Twelve-minute movie, adoption and a journey through complex trauma

My wife and I have seen plenty of powerful, uplifting movies. Films that chill us to our emotional core. That trigger so many feelings it can be overwhelming.

But none of them hit us as hard as a 12-minute online video where one very young girl opens her narration with 11 powerful words: “Sometimes someone hurts you so bad it stops hurting at all.”

The movie is called Removed. It chronicles the path of a young girl who is removed from her abusive biological parents and placed into the foster care system. The complex trauma she experienced at such a young age casts a huge shadow over who she had become and how she interacted with her foster families.

Maybe the story resonated so strongly with us because we adopted a young girl several years ago who has been truly been a handful. She, too, came from a very traumatic background. But knowing that alone – on the surface – wasn’t enough to help us navigate the minefield that had become everyday life for her and our family.

But the young actress in the Removed movie helps paint such a powerful visual. At one point, she says: “You don’t remember my story. You haven’t walked my path. You haven’t seen what I’ve seen.”

So many parts of the 12-minute visual experience hammered us in the gut. One in particular, later in the film, shows the young girl in a foster home receiving a dress. The foster mom gives it to her as an unexpected gift of love. Something most “regular” kids would accept with open arms and a smile instead sends this particular little girl into a tantrum.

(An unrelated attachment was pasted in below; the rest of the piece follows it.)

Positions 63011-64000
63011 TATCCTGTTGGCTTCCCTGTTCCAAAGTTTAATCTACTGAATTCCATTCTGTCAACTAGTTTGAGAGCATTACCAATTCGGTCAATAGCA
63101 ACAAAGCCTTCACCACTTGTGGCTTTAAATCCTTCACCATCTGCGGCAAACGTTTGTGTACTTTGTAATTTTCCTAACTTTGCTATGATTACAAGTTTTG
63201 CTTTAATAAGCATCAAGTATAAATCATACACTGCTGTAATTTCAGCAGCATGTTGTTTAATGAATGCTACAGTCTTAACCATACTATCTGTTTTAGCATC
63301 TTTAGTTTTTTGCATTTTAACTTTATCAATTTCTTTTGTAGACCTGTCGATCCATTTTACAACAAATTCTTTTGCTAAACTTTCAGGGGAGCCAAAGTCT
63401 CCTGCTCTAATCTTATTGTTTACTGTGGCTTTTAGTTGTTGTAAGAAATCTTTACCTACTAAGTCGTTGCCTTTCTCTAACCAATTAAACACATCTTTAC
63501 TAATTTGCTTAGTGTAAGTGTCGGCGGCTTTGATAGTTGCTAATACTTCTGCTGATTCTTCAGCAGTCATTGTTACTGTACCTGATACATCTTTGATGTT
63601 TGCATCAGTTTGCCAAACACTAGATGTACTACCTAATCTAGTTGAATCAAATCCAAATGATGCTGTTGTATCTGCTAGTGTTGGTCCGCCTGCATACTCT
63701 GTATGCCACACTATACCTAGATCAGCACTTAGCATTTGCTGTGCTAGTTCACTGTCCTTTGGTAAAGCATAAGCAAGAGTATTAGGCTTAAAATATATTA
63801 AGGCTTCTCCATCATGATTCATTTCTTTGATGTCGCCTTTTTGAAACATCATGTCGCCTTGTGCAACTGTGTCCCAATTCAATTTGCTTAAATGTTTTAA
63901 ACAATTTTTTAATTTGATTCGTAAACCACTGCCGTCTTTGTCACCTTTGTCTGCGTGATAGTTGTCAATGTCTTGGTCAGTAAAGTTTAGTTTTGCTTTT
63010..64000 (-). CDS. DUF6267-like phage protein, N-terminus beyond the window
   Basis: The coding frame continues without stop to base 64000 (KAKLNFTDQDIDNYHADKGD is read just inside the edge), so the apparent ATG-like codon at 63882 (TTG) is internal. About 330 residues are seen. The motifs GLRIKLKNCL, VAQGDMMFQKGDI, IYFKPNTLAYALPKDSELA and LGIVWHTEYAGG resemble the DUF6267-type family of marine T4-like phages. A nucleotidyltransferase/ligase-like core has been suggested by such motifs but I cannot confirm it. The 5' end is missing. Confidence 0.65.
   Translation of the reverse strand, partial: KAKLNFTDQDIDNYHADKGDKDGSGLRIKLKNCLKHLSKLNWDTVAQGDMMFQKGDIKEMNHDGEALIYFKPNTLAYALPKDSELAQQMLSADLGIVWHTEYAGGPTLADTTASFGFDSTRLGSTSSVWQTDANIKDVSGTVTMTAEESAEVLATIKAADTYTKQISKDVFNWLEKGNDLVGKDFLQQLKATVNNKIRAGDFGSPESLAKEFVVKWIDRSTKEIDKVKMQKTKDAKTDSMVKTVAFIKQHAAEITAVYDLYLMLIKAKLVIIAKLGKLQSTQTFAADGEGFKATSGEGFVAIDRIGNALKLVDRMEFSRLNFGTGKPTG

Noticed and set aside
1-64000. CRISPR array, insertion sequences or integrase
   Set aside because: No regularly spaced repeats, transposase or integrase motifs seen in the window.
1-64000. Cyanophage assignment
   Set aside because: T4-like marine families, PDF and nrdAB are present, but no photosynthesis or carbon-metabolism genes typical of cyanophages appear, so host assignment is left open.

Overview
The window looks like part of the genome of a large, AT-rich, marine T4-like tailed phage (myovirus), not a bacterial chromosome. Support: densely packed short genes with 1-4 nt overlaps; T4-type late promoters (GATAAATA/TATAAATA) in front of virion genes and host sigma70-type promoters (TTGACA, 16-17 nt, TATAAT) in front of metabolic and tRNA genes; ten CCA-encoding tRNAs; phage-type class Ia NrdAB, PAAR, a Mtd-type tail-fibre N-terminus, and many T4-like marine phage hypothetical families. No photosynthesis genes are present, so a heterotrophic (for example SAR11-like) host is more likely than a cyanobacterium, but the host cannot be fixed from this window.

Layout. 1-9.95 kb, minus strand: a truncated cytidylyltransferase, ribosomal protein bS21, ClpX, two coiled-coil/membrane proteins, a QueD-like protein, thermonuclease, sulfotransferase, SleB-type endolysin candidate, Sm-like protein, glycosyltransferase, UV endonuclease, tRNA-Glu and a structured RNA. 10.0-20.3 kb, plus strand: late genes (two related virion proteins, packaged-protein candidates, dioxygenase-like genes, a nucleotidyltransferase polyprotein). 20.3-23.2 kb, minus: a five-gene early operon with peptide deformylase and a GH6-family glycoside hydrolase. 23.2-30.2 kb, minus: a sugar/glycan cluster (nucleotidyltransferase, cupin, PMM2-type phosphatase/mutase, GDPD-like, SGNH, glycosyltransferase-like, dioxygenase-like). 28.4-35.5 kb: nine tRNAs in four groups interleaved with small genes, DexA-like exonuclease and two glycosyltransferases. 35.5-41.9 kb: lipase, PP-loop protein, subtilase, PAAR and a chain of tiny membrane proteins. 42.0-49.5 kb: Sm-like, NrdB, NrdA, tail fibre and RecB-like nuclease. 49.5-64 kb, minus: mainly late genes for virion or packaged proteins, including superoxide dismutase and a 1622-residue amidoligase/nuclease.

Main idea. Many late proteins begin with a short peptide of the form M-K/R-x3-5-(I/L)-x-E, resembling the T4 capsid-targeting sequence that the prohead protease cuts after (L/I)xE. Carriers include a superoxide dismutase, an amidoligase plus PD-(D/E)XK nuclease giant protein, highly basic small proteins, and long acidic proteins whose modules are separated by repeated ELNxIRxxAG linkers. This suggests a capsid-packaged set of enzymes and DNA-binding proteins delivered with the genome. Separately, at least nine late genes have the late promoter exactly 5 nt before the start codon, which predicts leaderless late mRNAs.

Little moments like that can be so disheartening to a family who simply wants to shower a child with love. Why would they be so ungrateful? Why does such a simple act of love turn into such a negative moment for everyone involved?

The video then shows the young girl having a flashback – the dress triggers a memory from her abusive past – and suddenly the whole situation takes on a different light.

Ultimately, my wife and I have worked really hard to better understand our young daughter and find ways to better help her navigate some of the emotional roller coasters she experiences every day.

It can be so hard at times. People on the outside of our little family looking in shake their heads in disgust. They see our reactions to her out of context. They don’t see the whole picture. In many ways, our family could reiterate the comments from the young girl in this remarkable movie: “You haven’t walked our path. You haven’t seen (or know) what we have seen (or have learned).”

We continue to work with our region’s best child-based counselors. We continue to read and research issues about complex trauma and how it affects young children – and attachment disorders and how it can lead children to act so very differently around peripheral caregivers (such as teachers, church children staff, etc.) versus their direct family members. We continue to pray and ask God for patience, understanding and guidance.

Recently, my wife and I attended the inaugural Northeast Adoption Summit in Lancaster, Pa. Tons of seminars from the country’s most well-respected child-based workers – such as Karyn Purvis – shed some very powerful light on trauma, attachment and adoption in general.

We will share much more in future posts about this amazing weekend. A few highlights, to start things off, though, include the following: